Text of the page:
Rodent Toe Clipping


Varieties of acceptable and recognized methods are available for individually identifying research animals. These include, but are not limited to, ear tags/notches, tattoos, sutured beads, subcutaneous transponders, colored stains, dyes, and freeze brands. The Guide for the Care and Use of Laboratory Animals states “As a method of identification of small rodents, toe-clipping should be used only when no other individual identification is feasible.  It may be the preferred method for neonatal mice up to 7 days of age as it appears to have few adverse effects on behavior and well being at this age, especially if toe clipping and genotyping can be combined.  Under all circumstances, aseptic practices should be followed.  Use of anesthesia or analgesia should be commensurate with the age of the animals.”

Toe clipping is the removal of the last phalangeal (toe) bone of a digit from one or more limbs. It is usually done for the purpose of identification and genotyping of animals. The Food and Drug Administration also discourages the use of toe clipping as a means of animal identification. The UCHC Institutional Animal Care and Use Committee (IACUC) typically does not approve the use of toe clipping when performed only for the purposes of identification.

The Interagency Research Animal Committee considers toe clipping to be a painful procedure; however, it may be done only after IACUC approval with proper justification:

a) Toe clipping is done for unique and highly individualized animal identification that is permanent and unambiguous and is used for the long-term identification of potential breeding mice;

b) If the neonates need to be identified before day 7, toe clip is preferred;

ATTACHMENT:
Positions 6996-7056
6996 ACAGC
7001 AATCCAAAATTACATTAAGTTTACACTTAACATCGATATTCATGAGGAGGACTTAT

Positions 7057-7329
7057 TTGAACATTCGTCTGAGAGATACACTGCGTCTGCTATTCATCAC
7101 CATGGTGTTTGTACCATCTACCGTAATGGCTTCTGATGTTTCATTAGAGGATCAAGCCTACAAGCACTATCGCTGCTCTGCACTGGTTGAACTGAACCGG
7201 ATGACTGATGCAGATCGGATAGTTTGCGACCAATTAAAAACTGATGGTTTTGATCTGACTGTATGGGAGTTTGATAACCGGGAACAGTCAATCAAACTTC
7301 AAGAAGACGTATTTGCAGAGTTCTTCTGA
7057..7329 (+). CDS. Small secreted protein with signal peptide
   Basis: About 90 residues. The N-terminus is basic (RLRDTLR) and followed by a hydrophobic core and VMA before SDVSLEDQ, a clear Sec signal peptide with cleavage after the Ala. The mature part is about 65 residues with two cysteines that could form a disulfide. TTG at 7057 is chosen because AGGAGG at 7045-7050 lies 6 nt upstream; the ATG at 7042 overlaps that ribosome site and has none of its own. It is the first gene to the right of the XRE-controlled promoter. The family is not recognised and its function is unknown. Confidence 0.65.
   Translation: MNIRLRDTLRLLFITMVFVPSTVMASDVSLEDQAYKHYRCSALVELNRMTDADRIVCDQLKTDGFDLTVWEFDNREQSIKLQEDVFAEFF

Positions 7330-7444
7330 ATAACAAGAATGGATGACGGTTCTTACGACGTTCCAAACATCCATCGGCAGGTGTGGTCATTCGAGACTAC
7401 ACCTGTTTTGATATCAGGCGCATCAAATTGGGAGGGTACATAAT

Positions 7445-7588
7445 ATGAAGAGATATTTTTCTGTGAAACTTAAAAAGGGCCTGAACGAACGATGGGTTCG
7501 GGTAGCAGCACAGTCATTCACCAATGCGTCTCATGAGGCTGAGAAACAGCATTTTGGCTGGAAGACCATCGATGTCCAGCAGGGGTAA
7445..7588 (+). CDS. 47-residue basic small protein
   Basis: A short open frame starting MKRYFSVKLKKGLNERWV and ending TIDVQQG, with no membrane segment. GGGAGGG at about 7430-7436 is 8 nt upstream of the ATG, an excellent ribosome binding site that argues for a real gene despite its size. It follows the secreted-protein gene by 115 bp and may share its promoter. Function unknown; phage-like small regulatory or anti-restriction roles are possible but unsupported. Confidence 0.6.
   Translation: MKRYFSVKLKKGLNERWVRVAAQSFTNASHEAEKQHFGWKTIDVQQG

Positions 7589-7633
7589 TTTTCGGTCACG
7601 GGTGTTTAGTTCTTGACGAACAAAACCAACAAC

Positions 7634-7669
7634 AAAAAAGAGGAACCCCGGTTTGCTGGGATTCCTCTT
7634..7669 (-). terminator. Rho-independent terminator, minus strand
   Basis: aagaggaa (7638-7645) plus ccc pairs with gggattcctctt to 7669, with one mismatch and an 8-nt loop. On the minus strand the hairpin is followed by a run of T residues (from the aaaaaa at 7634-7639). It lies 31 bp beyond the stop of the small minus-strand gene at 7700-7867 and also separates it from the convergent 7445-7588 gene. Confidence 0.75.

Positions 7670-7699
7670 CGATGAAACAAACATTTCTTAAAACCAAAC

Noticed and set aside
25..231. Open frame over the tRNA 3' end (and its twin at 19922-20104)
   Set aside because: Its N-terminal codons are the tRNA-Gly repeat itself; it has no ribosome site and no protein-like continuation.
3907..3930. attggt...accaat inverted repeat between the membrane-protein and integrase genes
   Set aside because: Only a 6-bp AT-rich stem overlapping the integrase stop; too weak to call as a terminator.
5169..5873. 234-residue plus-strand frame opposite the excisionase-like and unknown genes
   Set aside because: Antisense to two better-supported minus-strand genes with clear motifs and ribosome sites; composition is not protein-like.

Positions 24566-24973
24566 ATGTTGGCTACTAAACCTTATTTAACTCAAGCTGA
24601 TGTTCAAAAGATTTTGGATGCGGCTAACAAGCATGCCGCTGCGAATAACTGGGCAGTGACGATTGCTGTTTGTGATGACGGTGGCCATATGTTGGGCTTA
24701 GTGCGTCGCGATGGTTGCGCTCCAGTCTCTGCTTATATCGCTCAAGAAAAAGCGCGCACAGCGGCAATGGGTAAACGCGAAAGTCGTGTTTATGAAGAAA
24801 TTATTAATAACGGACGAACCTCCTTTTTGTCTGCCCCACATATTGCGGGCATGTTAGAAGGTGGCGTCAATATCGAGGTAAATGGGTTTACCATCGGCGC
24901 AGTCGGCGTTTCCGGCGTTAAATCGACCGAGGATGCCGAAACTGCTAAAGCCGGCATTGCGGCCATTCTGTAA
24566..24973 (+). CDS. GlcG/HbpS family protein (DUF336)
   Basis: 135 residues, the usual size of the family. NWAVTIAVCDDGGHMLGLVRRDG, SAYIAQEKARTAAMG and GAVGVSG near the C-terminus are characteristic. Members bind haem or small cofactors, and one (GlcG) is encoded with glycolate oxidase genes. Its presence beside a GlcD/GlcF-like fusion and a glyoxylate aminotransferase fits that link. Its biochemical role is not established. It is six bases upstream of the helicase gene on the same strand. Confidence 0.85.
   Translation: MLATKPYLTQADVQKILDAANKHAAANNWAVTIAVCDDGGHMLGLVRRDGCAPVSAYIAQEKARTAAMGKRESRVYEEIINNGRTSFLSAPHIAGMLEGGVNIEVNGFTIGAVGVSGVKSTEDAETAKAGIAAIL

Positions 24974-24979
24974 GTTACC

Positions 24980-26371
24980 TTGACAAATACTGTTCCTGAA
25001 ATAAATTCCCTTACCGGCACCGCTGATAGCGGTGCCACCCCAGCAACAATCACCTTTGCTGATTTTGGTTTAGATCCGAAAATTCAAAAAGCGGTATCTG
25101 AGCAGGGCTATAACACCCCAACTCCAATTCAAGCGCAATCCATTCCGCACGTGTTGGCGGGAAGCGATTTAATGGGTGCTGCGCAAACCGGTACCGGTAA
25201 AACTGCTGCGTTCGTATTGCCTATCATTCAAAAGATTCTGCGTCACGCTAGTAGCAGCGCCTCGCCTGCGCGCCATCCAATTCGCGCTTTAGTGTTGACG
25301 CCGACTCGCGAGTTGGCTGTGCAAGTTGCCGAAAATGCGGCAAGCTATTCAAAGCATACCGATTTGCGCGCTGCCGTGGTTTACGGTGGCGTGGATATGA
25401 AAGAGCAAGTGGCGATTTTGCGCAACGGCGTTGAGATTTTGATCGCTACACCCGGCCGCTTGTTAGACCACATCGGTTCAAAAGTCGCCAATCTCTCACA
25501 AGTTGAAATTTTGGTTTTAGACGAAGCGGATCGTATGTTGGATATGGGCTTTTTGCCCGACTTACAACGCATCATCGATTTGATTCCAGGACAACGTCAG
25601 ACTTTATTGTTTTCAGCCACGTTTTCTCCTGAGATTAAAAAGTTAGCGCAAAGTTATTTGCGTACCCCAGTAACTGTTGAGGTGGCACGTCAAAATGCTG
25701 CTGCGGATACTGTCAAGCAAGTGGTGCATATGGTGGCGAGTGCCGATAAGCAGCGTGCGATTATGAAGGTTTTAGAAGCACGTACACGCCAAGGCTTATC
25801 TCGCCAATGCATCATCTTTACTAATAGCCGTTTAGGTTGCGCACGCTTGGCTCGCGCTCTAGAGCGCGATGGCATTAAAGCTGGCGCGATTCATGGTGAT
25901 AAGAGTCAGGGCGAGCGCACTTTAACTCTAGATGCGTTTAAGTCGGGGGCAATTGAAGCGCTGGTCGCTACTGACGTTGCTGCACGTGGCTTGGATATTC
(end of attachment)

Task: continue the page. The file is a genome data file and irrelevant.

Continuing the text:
c) If the same animal must be genotyped, then the animal may only undergo one procedure for both tissue harvest or genotype and permanent identification;

d) When no other individual identification method is feasible (such as ear notching, ear tags, tatooing, or subcutaneous implantation of a transponder identification chip);

e) Toe clipping for the sole purpose of obtaining DNA is not acceptable; and

f) The toe clip procedure should be detailed in the IACUC protocol.


1. Toe clipping can be performed on pups up to 12 days of age; the preferred age is less than 8 days of age.  Toes may be removed without anesthesia on mice up to 8 days of age.  Toes must be removed with anesthesia on mice 8 days of age or animals whose eyes have opened and appropriate post-operative analgesics must be used.

2. The procedure should be performed with sharp, disinfected scissors.  Scissors must be disinfected between animals.  Research presonnel should confirm that there is no bleeding prior to returning the animal to its cage.

3. Toe clipping is limited to no more than one per foot.

4. Since the rodents hold food with their forepaws, the IACUC will only allow this procedure on hind paws, one toe per paw, and permits the removal of just the first bone.

5. The procedure is not recommended for rodents used in psychology research as it may affect the gait or grip strength of the animal.


1. The Guide for the Care and Use of Laboratory Animals. National Research Council, National Academy Press, 2011.

2. IACUC Guidebook, 2nd Edition, NIH, Office of Laboratory Animal Welfare, 2002.

3. Good Laboratory Practice Regulations; Minor Amendment, Federal Register, VOl. 54, N. 75, 1989. (

4. National Institutes of Health, ARAC, Guidelines for Toe Clipping of Rodents, Revised 5/12/04. (

Effective Dates:  June 17, 2021 through June 30, 2024